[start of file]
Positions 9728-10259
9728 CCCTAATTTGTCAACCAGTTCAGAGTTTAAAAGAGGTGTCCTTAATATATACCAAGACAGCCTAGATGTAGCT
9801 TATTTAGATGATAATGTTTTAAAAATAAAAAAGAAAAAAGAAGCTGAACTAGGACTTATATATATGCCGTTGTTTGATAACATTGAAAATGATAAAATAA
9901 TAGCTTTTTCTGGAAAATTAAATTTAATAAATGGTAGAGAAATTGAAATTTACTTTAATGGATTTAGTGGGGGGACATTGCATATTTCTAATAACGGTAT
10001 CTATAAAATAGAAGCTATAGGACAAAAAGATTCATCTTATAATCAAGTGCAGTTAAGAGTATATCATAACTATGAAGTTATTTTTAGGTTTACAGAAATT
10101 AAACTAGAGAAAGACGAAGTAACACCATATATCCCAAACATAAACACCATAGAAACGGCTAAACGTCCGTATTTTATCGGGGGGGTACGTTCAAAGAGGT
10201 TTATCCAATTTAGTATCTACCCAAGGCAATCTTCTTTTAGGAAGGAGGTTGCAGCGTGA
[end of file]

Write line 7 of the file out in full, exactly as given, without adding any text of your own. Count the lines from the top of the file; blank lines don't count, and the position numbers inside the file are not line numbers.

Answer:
10201 TTATCCAATTTAGTATCTACCCAAGGCAATCTTCTTTTAGGAAGGAGGTTGCAGCGTGA